How has the recession changed procurement practices? On the one hand, it would seem to create buying opportunities because of depressed commodity prices. On the other hand, suppliers might be leery of over committing to selling at low prices if they believe that prices will rebound as the overall economy picks up. This is playing out in the restaurant industry. (See Restaurants Shop on Spot Market, Wall Street Journal, Oct 7, 2009 – for some reason this is not posted on wsj.com but is available from Factiva.) Many restaurants had been purchasing much of their supplies under long-term contracts but that is changing. According to the article:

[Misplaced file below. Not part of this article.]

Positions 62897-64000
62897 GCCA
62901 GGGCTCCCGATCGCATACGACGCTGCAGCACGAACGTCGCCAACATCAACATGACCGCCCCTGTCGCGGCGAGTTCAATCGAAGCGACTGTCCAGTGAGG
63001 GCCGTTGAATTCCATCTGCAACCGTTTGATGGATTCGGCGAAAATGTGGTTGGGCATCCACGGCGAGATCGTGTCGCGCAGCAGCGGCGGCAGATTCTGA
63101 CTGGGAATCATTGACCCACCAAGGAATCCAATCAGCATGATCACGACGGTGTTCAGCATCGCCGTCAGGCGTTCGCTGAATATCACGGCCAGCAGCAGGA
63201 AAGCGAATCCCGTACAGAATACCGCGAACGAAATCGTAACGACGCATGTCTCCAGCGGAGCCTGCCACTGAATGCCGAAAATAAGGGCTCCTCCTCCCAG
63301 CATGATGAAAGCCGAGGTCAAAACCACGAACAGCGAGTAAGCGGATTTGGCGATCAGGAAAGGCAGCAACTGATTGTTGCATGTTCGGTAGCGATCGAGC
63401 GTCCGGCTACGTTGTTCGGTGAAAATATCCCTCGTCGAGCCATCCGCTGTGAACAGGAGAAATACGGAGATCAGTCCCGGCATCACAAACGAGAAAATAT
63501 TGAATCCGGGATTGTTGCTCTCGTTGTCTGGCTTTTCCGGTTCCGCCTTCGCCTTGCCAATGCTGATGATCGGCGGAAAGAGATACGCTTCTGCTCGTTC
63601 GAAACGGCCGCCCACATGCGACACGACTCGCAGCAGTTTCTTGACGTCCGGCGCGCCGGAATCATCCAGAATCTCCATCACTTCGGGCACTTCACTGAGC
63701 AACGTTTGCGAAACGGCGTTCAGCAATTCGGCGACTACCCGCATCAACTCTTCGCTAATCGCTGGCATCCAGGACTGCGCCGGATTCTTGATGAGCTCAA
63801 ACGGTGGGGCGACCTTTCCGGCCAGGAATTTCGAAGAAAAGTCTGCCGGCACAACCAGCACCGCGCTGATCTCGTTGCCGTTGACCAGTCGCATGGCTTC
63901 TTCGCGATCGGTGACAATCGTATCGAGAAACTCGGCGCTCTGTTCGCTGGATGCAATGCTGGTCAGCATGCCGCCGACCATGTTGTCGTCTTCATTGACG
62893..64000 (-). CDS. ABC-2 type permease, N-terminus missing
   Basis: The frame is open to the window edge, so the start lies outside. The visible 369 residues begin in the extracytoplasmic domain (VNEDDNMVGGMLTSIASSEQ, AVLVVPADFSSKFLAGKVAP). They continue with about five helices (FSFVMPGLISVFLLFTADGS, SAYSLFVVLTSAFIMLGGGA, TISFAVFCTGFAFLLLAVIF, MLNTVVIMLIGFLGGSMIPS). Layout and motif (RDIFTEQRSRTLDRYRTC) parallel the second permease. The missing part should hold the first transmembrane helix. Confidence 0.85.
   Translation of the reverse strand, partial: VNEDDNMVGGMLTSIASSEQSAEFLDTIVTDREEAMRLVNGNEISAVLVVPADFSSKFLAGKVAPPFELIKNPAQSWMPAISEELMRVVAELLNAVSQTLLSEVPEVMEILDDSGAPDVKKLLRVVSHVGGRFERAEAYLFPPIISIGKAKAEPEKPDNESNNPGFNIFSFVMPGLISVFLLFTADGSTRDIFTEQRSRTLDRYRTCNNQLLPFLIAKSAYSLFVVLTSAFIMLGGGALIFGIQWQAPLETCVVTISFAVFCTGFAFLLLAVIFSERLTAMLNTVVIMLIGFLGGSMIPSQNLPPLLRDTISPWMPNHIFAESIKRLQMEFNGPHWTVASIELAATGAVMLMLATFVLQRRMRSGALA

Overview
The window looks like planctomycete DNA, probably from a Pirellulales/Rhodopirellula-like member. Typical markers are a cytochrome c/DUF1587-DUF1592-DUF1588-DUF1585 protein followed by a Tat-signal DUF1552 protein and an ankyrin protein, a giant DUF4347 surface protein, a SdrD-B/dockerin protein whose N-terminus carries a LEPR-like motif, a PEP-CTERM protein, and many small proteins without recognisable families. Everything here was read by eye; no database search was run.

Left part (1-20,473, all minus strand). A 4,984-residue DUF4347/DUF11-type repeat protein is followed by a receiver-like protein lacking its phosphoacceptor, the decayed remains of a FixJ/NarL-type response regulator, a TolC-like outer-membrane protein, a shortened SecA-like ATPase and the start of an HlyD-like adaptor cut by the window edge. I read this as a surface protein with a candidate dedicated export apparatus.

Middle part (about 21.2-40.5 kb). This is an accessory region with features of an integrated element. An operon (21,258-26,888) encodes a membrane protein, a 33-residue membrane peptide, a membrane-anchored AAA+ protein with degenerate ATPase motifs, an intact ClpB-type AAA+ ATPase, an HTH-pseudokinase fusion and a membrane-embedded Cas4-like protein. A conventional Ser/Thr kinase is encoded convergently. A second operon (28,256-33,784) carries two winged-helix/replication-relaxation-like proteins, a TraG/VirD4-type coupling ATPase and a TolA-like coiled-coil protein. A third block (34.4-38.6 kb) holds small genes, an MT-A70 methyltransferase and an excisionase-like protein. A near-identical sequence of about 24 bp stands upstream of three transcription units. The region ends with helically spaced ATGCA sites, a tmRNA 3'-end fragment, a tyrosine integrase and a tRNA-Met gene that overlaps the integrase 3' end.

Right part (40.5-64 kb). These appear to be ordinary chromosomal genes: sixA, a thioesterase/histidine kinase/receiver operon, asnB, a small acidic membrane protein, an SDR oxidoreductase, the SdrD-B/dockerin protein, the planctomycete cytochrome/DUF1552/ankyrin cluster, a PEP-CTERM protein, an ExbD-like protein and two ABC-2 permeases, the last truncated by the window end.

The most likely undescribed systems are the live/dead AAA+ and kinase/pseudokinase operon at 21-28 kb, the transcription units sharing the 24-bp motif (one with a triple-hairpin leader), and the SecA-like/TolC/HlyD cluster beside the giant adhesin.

Darden, parent of Olive Garden, Red Lobster and other chains, has locked in prices for nearly 90% of its main ingredients through its current fiscal quarter, but beyond this year it has locked in only 30% of ingredients to take advantage of low spot prices.
Similarly, Morton’s Restaurant Group is going from buying 70% of its steaks under long-term deals to buying exclusively in the spot market.
The logic of longer deals was that it protected the buyers form big swings in input prices. Now, however, prices have bottomed out and they know they are in for increases in the future. So why no long-term deals? Suppliers just aren’t up for it. They believe that prices are low because demand is slack and locking in long-term deals will limit their gains when American’s start going to Applebee’s again. For what it’s worth, it seems that restaurants are willing to accept this reality.
Chain restaurants may be willing to expose themselves to [spot market price] volatility, especially as some expect prices will come up only with increased demand. For an industry starving for sales growth, such a prospect would outweigh any drawback from higher costs.